A local butterfly, long considered common, is center stage

Scientist Marcus Kronforst chases butterflies in a Hyde Park garden.
Scientist Marcus Kronforst chases butterflies in a Hyde Park garden.

Staff Writer

One University of Chicago research team is spending its summer catching small butterflies in the neighborhood.

Hyde Parkers might see Marcus Kronforst, a professor in the department of Ecology and Evolution, frantically swinging a butterfly net out on Midway Plaisance or in community gardens.

The team is catching the white cabbage butterflies, smallish bugs with two black dots on its wings. They are common across the globe and easy to find in gardens, parks and all over Hyde Park.

The team is capturing hundreds of butterflies to study how they interact with Arabidopsis, a genus of flowering plants in the mustard family, as common globally as the white cabbage butterfly is.

Arabidopsis contains thale cress, one of the few plants that have had its entire genome sequenced. Because the white cabbage butterfly eats many plants within the Arabidopsis family it is an excellent candidate to study the way the bug and plant interact on a genetic level.

“This is an antagonistic relationship,” Kronforst said. “The plant does not want to be eaten.”

In the first phase of the experiment researchers measured how much one strain of caterpillars eat on 100 strains of the Arabidopsis. In the second half researchers are testing how much 100 strains of the caterpillars eat of one strain of Arabidopsis.

“We’re doing this project because there’s all this amazing genomic research on the plant,” Kronforst said. But research on the white cabbage butterfly is lacking.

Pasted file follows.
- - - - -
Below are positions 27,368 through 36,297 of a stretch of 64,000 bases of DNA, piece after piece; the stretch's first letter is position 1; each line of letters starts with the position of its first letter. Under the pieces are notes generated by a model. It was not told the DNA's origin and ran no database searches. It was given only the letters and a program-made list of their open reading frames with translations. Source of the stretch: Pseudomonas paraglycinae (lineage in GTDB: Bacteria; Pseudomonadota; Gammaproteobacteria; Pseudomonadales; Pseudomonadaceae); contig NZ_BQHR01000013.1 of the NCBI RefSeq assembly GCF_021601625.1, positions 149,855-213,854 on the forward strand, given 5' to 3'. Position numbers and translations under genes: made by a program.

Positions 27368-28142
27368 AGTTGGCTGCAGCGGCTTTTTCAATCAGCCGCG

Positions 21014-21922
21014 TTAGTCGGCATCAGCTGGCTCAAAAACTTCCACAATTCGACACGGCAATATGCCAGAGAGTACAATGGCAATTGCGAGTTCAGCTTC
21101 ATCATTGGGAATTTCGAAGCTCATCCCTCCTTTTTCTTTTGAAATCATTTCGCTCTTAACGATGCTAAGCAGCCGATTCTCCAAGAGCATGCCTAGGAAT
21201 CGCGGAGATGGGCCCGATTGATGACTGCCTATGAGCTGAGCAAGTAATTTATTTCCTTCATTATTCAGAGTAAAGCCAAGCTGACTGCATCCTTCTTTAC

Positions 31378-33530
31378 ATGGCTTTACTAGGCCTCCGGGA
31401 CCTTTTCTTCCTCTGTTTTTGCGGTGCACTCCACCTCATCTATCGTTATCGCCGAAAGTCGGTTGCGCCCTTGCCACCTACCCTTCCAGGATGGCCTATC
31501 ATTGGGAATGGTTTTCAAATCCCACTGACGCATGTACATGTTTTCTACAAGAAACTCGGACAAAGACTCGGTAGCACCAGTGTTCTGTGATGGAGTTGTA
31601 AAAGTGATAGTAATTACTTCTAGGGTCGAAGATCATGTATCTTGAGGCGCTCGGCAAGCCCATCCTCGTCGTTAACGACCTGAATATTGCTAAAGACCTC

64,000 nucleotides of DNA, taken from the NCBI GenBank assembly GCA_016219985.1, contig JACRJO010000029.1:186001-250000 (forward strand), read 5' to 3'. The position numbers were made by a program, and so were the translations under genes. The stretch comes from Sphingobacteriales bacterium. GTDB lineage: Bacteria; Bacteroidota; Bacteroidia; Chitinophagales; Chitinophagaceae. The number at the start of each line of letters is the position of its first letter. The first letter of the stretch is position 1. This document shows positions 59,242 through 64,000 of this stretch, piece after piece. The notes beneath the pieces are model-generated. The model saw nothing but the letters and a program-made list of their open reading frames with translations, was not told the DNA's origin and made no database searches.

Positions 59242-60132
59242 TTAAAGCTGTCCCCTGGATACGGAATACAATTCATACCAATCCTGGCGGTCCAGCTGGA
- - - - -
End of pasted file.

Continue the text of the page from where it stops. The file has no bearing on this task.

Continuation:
The study focuses on how Arabidopsis reacts on a genetic level when the butterflies begin to eat or lay eggs on the leaves. Results could lead to transgenic plants that don’t need pesticides and a greater understanding of the evolution of both the plant and bugs.

Catching hundreds of the butterflies is a challenge. The researchers need to collect 100 females. While in captivity they breed 50 percent male and 50 percent female; catching them in the wild tends to yield significantly more males.

The wild-caught butterflies are then taken back to the university’s greenhouse where each individual bug needs to be fed by hand. The bugs are allowed to mate and the females lay eggs on Arabidopsis plants.

Photographs are taken of the plants before the eggs are lay and after the caterpillars have grown. Lab manager and senior researcher Sumitha Nallu then uses software that measures the area of each of the hundred leaves the insects eat.

Each generation takes between four and five weeks to grow from egg to adult.

The team is searching in Hyde Park primarily but to catch a greater number of genetic variations in the bugs has traveled to Schaumberg and southeastern Michigan.